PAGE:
MORGANTOWN, W.Va. -- Eron Harris insists he has nothing really to prove when he returns to his home state today.
Well, OK, he doesn't exactly insist that. In truth, he won't say much at all about it.
"I don't want to say the wrong thing,'' said Harris, who even as a college freshman has already learned that words aren't always perceived as they are spoken.
Still, West Virginia's young and suddenly emerging shooting guard admits that this is a big day for him.
"My family and friends and everyone who will be there, they know,'' Harris said. "They know how I feel.''
Harris will be back in Indiana today when the Mountaineers face Purdue. The game is in West Lafayette, not far from Indianapolis, where Harris lives and played his high school basketball.
That Harris wasn't coveted by Purdue or Indiana, of course, is no big deal. There are a lot of basketball players in Indiana and they can't all play for the Hoosiers or the Boilermakers or Notre Dame.
One thing is sure, though. When Harris goes back today, he will see plenty of familiar faces, both on and off the court.
"It's big to me. I get to go back to my state and everybody I know is going to be there,'' Harris said. "I feel comfortable playing in front of my people.
"And there are guys at Purdue that I've played with since second grade. It's going to be like a high school game.''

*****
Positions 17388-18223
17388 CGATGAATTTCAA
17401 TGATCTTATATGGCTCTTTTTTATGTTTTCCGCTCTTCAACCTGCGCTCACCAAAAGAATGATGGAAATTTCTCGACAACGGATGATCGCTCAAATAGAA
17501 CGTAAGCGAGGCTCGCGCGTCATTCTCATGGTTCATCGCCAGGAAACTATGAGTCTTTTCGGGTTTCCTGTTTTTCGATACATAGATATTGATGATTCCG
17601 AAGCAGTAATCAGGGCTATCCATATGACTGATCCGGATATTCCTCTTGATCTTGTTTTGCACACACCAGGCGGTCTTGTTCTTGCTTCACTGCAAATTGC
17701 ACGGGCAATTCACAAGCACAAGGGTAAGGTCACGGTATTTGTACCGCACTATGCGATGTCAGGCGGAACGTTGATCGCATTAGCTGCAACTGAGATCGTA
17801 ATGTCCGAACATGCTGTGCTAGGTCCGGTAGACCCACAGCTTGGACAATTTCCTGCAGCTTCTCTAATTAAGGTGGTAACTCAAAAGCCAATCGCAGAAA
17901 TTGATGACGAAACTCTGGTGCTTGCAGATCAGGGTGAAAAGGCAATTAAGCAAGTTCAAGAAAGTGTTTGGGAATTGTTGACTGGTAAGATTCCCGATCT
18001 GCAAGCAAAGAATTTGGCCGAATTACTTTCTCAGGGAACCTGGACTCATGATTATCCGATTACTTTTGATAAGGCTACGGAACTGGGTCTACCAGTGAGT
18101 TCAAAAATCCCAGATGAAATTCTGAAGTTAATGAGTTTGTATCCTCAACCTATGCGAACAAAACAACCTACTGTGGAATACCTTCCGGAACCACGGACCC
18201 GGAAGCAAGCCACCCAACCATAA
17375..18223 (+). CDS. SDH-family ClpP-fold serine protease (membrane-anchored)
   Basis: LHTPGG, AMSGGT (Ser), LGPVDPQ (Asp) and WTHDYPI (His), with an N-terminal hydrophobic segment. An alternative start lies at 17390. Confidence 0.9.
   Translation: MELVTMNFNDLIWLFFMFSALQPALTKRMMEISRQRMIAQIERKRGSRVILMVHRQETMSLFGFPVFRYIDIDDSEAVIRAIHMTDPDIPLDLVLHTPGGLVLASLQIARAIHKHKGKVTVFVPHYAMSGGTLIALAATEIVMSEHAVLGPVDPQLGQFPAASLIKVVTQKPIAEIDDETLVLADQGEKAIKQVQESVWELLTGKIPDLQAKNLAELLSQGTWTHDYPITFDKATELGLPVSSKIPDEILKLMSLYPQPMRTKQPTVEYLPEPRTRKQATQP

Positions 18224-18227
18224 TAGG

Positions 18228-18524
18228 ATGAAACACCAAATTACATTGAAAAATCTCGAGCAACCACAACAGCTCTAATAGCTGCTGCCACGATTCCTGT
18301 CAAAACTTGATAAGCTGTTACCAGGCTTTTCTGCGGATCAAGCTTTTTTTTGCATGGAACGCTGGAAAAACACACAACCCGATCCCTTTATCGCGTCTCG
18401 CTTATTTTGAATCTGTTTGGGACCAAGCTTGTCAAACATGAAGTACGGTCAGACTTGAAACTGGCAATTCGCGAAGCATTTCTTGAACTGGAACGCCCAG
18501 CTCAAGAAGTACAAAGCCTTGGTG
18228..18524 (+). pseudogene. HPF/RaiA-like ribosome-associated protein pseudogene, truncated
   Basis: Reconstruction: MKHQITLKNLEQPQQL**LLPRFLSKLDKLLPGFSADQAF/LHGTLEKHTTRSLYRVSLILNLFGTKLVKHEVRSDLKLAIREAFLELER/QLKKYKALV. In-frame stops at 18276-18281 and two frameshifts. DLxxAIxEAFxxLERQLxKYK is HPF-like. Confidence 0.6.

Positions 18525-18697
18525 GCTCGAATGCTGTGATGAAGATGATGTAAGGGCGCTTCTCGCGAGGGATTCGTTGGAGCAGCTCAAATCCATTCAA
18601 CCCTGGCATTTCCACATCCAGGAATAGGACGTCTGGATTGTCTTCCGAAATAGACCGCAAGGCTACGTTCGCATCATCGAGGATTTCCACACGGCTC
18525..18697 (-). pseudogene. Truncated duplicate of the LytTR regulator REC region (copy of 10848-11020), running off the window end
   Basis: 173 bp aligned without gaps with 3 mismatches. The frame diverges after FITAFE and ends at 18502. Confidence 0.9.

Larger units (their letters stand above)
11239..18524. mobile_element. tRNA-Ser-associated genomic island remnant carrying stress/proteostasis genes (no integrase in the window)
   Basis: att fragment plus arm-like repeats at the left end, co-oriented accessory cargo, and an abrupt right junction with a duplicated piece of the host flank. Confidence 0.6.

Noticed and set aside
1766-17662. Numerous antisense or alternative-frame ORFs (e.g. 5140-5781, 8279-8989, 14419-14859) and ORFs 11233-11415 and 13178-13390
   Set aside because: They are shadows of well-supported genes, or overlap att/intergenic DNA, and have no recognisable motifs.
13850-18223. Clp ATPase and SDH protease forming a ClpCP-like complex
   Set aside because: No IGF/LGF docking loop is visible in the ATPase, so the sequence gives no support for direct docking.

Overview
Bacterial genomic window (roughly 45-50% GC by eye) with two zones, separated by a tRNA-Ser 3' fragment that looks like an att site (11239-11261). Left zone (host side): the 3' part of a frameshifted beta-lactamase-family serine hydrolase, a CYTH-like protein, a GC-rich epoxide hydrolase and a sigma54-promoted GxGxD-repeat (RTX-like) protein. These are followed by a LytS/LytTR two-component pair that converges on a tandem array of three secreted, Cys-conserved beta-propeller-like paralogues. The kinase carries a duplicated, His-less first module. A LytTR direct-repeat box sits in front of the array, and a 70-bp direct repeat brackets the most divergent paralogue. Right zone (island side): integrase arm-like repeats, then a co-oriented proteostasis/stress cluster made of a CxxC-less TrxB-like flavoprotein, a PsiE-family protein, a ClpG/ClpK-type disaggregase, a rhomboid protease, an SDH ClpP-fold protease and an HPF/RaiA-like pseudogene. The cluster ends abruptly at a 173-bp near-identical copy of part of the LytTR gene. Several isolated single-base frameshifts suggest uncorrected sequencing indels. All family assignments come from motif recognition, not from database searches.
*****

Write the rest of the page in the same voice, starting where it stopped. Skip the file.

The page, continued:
Actually, there are four players on the Purdue roster with and against whom Harris has played most of his life, either in school or summer ball. All four are in Purdue's projected starting lineup today.
Starting freshman point guard Ronnie Johnson and his brother, junior Terone Johnson, are both from Indianapolis. Freshman shooting guard Rapheal Davis is from Fort Wayne, and 7-foot freshman center A.J. Hammons is from Gary.
"I grew up with those guys,'' Harris said. "It'll be fun.''
The question, though, is how much Harris will be able to prove. He's emerged as one of West Virginia's best players in recent games and earned his first start Wednesday at Iowa State, but sometimes playing in front of a home crowd doesn't exactly bring out the best in players.
"I don't know,'' coach Bob Huggins said of how Harris might react to playing in front of friends and family. "Some guys kind of relish that and other guys put too much pressure on themselves.''
Huggins recalled the case of Darnell Burton, one of his players at Cincinnati. The Bearcats were playing in the NCAA tournament in Lexington, Ky., one March.